"Our Citizens Feel a Breach of Trust"
Our citizens feel a breach of trust. It's almost like infidelity in a relationship. A lot of our people feel cheated.
There will be time to assess blame. When this is over and emotions are under more control, we'll assess what happened. We're all angry, including me, because promises made were not promises kept. We were told we would be on our own for 48 hours and then the calvary would arrive, but it didn't.
What is Maestri talking about? You might have no idea, unless you happened to catch this story from the Times-Picayune on Saturday, where Maestri said on Friday night that FEMA
reneged on a promise to begin relieving county emergency preparedness staffers 48 hours after Hurricane Katrina hit the New Orleans metropolitan area.
Maestri’s staff has been working almost around the clock since Katrina approached the Louisiana coastline on Sunday. Today, the staff is expected to finally switch to a 12 hours on/12 hours off schedule, he said, adding that they’re both tired and demoralized by the lack of assistance from federal officials.
“We had been told we would be on our own for 48 hours,” Maestri said. “Prepare to survive and in 48 hours the cavalry would arrive.
“Well, where are they?” he said.
Maestri said the agreement was signed by officials with the Southeastern Louisiana Emergency Preparedness Officials Association, the state and the Federal Emergency Management Agency as part of this year’s Hurricane Pam tabletop exercise. That exercise began the process of writing a series of manuals explaining how to respond to a catastrophic disaster. Financed by FEMA, it included a variety of federal, state and local officials.
A FEMA spokesman late Friday said they couldn’t confirm or deny that the agency signed the agreement Maestri referred to.
"Couldn't confirm or deny" -- sounds like double talk to me.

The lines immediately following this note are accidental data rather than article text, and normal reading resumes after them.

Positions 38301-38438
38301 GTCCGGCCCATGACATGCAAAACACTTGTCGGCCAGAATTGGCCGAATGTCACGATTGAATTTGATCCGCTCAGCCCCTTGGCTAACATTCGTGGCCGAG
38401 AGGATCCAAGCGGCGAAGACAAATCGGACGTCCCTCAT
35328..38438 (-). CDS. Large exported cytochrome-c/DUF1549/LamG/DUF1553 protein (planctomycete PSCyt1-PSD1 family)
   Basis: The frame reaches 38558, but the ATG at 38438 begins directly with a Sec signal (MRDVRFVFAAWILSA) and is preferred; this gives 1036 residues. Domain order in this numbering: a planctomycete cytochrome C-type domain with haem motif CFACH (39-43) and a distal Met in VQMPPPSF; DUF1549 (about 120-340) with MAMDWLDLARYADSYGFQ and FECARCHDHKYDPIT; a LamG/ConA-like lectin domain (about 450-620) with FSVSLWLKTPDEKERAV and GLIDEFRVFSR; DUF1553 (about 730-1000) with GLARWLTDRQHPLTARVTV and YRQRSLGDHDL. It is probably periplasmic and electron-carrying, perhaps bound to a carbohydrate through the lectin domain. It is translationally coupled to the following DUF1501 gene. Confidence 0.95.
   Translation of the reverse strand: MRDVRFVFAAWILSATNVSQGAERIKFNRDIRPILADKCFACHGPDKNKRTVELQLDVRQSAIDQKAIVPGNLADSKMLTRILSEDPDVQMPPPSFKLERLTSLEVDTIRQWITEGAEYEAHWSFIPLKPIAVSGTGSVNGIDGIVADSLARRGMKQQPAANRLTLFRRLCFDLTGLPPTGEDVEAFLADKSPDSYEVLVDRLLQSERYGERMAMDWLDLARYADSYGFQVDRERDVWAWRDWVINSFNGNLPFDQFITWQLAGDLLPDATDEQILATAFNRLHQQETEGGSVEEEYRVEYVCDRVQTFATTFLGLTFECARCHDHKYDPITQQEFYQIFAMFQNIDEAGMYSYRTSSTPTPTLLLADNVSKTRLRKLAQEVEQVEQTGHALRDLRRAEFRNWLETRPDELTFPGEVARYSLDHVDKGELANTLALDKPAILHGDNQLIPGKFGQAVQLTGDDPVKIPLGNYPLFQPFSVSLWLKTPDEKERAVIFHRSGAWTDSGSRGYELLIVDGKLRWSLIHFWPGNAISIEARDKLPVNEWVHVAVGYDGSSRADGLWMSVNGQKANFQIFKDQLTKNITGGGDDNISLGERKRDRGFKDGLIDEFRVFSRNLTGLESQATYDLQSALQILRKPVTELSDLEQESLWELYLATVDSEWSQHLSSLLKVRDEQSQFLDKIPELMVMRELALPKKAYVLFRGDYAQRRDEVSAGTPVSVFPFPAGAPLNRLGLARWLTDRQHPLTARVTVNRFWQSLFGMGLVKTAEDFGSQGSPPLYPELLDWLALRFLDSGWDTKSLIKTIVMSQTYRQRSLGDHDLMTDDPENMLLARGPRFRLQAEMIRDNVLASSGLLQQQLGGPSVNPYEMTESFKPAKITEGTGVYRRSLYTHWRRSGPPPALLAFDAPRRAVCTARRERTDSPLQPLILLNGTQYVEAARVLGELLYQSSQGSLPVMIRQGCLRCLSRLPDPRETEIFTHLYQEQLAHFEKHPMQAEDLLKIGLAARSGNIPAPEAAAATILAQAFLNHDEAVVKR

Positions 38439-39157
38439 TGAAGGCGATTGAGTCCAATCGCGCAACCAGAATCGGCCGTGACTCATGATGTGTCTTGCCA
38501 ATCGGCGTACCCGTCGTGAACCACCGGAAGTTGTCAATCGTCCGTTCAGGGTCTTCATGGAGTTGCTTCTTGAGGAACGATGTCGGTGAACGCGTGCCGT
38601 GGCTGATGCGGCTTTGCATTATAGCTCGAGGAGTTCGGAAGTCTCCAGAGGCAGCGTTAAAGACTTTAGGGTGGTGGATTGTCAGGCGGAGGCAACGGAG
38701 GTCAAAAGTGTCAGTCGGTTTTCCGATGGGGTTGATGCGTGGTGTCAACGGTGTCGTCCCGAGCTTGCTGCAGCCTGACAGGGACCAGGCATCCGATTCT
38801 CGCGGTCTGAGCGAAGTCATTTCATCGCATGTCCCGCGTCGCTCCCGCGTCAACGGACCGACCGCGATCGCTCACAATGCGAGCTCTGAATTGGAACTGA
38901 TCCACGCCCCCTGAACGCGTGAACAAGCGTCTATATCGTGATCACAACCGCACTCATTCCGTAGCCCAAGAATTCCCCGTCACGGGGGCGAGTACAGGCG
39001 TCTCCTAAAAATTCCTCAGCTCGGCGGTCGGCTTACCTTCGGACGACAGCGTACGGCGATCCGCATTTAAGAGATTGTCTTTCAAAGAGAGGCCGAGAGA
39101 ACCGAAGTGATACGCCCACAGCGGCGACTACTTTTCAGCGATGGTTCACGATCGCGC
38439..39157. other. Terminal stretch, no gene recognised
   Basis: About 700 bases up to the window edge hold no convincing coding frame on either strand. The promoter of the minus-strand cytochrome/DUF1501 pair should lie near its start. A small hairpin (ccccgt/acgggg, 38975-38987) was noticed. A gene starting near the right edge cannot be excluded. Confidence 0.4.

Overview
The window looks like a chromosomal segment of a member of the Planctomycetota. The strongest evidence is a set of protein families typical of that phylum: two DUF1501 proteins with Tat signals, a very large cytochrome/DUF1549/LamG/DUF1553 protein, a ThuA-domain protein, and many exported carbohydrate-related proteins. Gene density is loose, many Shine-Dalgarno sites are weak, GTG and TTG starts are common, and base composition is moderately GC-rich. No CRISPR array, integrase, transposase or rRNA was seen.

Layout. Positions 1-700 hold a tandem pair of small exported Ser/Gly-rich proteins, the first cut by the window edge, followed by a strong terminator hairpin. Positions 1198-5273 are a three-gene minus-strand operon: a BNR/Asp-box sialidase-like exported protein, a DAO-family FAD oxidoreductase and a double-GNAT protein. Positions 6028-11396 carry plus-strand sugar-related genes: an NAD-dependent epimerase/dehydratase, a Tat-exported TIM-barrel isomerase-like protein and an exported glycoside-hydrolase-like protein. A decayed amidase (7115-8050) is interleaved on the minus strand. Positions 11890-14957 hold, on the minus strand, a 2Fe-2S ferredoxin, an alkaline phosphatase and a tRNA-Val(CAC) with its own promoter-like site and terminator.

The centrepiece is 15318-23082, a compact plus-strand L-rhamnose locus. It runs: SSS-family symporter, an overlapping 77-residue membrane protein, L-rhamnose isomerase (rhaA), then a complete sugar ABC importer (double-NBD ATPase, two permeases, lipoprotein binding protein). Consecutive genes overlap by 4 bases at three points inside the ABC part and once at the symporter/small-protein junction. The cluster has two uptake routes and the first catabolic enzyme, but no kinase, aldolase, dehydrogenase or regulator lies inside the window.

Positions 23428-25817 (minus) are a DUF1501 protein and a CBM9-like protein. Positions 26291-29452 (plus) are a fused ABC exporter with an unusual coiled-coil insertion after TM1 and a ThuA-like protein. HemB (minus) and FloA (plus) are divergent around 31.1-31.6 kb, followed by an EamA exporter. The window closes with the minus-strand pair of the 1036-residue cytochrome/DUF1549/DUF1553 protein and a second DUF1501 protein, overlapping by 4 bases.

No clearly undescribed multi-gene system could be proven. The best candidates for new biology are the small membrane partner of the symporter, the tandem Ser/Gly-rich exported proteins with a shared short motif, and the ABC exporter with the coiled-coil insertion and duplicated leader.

But wait, it gets better:
FEMA Director Michael Brown also raised Maestri’s ire when he said in a television interview Friday that he waited so long to respond because he didn’t want to interfere with local aid attempts, and that local officials hadn’t asked FEMA to come in.
“My response is very simple,” Maestri said in an interview on a cell phone after repeated attempts to reach his office. “We didn’t have any communications. We still don’t have outside communications.”
He said FEMA officials have now informed him the first members of a liaison team might arrive at the Emergency Operations Center this morning [Saturday] or Sunday.
Think about that for a minute. In Jefferson Parish, the first responders were working round the clock since before Katrina made landfall. They believed FEMA was coming in to relieve them within 48 hours -- relief that would have not only let them rest, and put fresh people in place to continue rescue operations, but also freed them to check on their families and property.
But FEMA didn't come to relieve Jeff Parish for 48 hours -- or 72 hours -- or 96 hours -- no sooner than 120 hours after the storm passed was there even a sign of the "first members of a liaison team" riding to their rescue.
Some people are taking a blame the local officials approach. They certainly bear a good deal of responsibility for planning. However, in this case, it sounds like Jeff Parish thought it had done that job. And, moreover, keep in mind the apocalyptic destruction of Katrina: whole cities and parishes (counties) have been destroyed.
For these first responders and emergency workers, there was no backup, no one to relieve them, for days and days. In some cases, as the one Aaron Broussard mentioned on Meet the Press, this meant they had to do their job for days while family members they could have otherwise rescued died elsewhere.
FEMA was supposed to help within 48 hours -- they had signed a contract -- and they were nowhere to be seen.